• Moto2 – This 4-stroke, 600cc class was introduced in 2010 to replace the 250cc category.  Moto2 aims to be a prestigious yet cost-effective adjunct to the premier league, MotoGP. Honda is the sole engine supplier, Dunlop provide the tyres while the prototype chassis are provided by a number of engineering firms such as Suter (Swiss), Kalex (German) and Moriwaki (Japanese).  The minimum age for riders is 16.
  • MotoGP – This provides the ultimate test on two wheels for its finest talents. The maximum engine capacity is 800cc (4-stroke engines) and the machines are all prototypes.  The minimum age for riders is 18.
125cc winner Nico Terol

So, on to Moto2 where German, Stefan Bradl (1989) surged away from his first pole position to record his 2nd ever win. Andrea Iannone leapfrogged from 16th on the grid into 2nd place after battling with Yuki Takahashi. Tom Luthi came through in the final laps to take 3rd. Last year’s 125cc champion and Moto2 rookie,  Marc Marquez, crashed out on lap 4: a  touch too much of youthful exuberance.

Riding his first season for Honda, whose bikes were quickest in pre-season testing and practice, former MotoGP champion, Aussi Casey Stoner (1985) won at Qatar for the 4th time in 5 years. His team mate Dani Pedrosa surged past him on pole and led for half a lap before being overtaken by last season’s champion, Jorge Lorenzo.  But by the end of lap 2, Stoner was back in the lead with Lorenzo in 2nd place.

Honda boys


Sunday treat

We’ve been house bound by hurricane like winds and lashings of rain since yesterday afternoon. I woke early, thanks to the clocks going back an hour, and decided to give my beloved a treat. No, not that sort of treat! I nipped out for fresh bread, croissants (for him, not me) and the Sunday newspapers. It’s rare we have an opportunity to laze over breakfast and enjoy the newspapers on a Sunday morning.

I gave in to temptation after lunch and curled up on the sofa in my obligatory Sunday afternoon apparel (pyjamas), did the Sudoku in the Sunday Times and watched the  Moto GP from Estoril. The grid (1. Lorenzo, 2. Hayden and 3.Rossi) was based on practice times, courtesy of  yesterday’s qualification washout. Although it was dry today, it was very windy.

The early rounds focused on the tussle for first place between Rossi and his team mate Lorenzo. The former enjoyed the upper hand in the first half of the race but, after being overhauled and distanced, he finished 2nd, some 8 seconds down. Lorenzo recorded his 8th Moto GP win of the season.

In the second half of the race, attention turned to the three-way fight for 3rd between Hayden, Simoncelli and Dovizioso. As the line approached, Dovizioso  just pipped Simoncelli for the last place on the podium. Next up, next week end, is the final race of the season from Valencia where Rossi (now up to 3rd after Stoner’s DNF) may just nudge Pedrosa out of 2nd place in the championship.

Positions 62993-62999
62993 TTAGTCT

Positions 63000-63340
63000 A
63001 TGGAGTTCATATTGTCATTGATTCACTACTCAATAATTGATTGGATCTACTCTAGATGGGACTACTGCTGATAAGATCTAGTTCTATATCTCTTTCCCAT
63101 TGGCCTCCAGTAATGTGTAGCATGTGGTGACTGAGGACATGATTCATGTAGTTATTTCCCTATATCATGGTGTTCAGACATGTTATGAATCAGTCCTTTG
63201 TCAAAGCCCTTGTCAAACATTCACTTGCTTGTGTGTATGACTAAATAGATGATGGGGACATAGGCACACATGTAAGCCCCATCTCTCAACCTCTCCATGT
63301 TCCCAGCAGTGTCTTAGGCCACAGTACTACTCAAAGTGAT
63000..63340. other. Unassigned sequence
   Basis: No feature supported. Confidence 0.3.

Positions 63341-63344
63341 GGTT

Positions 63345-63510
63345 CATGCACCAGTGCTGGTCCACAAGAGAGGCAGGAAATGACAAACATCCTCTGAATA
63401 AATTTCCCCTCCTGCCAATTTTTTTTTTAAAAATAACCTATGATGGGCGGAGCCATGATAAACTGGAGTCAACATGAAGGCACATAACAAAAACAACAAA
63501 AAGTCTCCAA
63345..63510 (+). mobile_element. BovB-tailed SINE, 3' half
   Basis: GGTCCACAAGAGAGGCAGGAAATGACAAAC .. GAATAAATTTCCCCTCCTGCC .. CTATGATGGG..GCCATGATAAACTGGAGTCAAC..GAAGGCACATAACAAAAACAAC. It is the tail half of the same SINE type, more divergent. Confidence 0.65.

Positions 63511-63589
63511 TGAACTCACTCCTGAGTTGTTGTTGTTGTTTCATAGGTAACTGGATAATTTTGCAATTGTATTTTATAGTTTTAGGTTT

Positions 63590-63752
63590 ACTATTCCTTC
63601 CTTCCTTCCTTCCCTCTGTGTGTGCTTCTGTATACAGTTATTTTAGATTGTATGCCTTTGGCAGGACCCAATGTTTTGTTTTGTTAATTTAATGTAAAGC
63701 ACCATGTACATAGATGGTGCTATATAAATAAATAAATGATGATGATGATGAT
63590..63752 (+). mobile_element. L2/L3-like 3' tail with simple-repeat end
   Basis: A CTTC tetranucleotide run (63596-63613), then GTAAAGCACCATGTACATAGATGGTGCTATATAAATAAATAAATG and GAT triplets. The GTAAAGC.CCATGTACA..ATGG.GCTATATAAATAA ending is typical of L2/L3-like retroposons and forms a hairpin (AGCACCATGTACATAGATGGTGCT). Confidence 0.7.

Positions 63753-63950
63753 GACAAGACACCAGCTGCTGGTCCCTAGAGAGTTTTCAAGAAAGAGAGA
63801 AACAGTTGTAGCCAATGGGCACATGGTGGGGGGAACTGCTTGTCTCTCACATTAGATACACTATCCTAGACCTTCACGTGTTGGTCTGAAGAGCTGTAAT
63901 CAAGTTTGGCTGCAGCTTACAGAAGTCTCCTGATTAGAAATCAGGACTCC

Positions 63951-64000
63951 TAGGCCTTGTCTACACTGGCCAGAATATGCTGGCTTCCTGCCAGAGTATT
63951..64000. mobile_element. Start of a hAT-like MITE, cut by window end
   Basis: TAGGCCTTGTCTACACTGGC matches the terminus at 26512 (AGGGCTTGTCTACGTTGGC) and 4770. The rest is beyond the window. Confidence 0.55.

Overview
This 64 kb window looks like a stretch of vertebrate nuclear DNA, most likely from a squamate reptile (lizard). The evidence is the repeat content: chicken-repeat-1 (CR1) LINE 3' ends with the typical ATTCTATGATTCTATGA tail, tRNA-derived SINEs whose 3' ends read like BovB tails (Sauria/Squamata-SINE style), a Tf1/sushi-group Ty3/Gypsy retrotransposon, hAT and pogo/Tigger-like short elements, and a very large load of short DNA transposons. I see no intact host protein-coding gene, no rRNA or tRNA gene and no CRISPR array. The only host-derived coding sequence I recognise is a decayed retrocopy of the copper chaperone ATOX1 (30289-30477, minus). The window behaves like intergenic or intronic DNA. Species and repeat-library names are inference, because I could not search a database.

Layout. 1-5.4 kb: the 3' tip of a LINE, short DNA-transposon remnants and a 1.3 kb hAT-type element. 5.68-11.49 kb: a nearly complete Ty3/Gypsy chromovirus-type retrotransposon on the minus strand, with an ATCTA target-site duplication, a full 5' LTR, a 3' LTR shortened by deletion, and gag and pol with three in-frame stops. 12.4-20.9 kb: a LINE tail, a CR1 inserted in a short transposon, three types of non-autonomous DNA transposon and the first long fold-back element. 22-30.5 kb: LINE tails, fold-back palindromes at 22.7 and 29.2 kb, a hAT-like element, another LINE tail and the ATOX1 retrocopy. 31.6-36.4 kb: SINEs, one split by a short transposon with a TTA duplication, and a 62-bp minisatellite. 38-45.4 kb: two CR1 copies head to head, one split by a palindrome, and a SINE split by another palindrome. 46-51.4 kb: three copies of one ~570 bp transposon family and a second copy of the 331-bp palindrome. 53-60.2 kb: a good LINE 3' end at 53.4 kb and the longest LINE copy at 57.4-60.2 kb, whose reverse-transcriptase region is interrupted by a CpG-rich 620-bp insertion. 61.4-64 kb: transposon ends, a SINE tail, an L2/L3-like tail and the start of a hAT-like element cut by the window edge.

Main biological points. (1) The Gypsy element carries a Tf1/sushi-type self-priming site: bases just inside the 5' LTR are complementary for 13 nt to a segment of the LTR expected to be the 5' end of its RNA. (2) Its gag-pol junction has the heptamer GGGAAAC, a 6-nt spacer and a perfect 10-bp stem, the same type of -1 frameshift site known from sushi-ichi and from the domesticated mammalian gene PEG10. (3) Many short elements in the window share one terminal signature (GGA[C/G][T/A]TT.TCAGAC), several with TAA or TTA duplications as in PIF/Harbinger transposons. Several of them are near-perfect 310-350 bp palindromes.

I will not bother elaborating on the bore draw between my beloved boys in claret and blue and their blue-nosed rivals nor OGCN’s 2-0 loss away at Auxerre. Both teams will require reinforcements in the January transfer window.


It rained heavily overnight but, by the time we awoke on Sunday morning, the roads were starting to dry out. The sky looked menacing although rain wasn’t forecast until the afternoon. The club had a reasonable turnout  and, as we set off from our usual rdv point, I rode at the front, but still got dropped on the rise out of the Port of Nice.

The boys were riding at a goodly pace, presumably in the hope of outrunning the rain. It wasn’t looking good. I had lost sight of even the back markers before reaching Beaulieu su Mer. I usually manage to keep them in view until Cap d’Ail. I consoled myself by overtaking a bunch of riders from a neighbouring club. Clearly my form had declined, but not by that much. I got a second wind after Monaco and positively sprinted up Mont des Mules, overhauling more riders.

When I first started riding, I couldn’t overtake anyone. Slowly, I progressed. First, it was grannies on sit-up-and-beg bikes, motorised wheelchairs and the odd tourist on a mountain bike before I moved in on the octogenarians. Of course, I overtake far more on the flat, and particularly on the descents, than I ever do on ascents. So any scalp, when propelling myself heavenwards, is cherished.

The boys had only just departed when I arrived at the concentration. It looked as if the weather had ensured a limited turn out for both the pointage and the race. Having congratulated one of our members who’d won his age-group race that morning, I went to leave and the heavens opened. I decided to take the least line of resistance and head back home the way I had come.  

Everyone else must have elected to return via the Moyenne or Grande Corniches as I didn’t see another clubmate until I reached Nice. We rode along the Promenade des Anglais together until one by one they all turned off leaving me to ride into the headwind on my own. I caught up with my beloved at our usual watering hole, he’d been trying to warm himself up with a hot chocolate.

We rode home, stripped off our sodden kit and headed for the showers. After lunch, I donned my new Qatar Airways jimjams and curled up on the sofa with the Sunday newspapers  to watch the Moto GP from Phillip Island, Australia.

I’m not a motor racing fan though I could easily identify all the Formula 1 GP drivers and match them to their cars. However, I have become a fan of Moto GP. I initially starting watching it because it’s often on the television before the cycling. Now, I make a point of catching the races and, occasionally, even the qualifying. Mounted cameras on the bikes give you a taste of the action and make you really appreciate their fearless bike handling skills.

Like cyclists, they tend to be on the petite side and are similarly tough guys who readily hop back onto a bike after a spill at speeds of over 150km/hr or with their broken bones barely pinned back together. However, they earn a way lot more than cyclists. I seem to recall that Valentino Rossi ended up paying Euros 39 million in back taxes to the Italian authorities. No cyclists (Lance excepted) will earn even Euros 39 million anytime soon.

Hayden and the Doctor (Rossi, no 46)

This season’s Championship has already been won by Rossi’s Yamaha team mate, the Spaniard, Jorge Lorenzo. Yesterday, Casey Stoner won at a canter for the fourth consecutive time on home soil. If I recall correctly, he won the championship in 2007 and, despite the facial hair, still looks about 15 (he was 25 on Saturday). Yesterday, the real race interest centered around the tussle for third spot between Nicky Hayden (Champion in 2006) and 7-times  champion Valentino Rossi. The two will be team mates next year at Ducati. In case you’re interested, the Doctor prevailed and is lying 4th overall in the Championship, gunning for 3rd spot.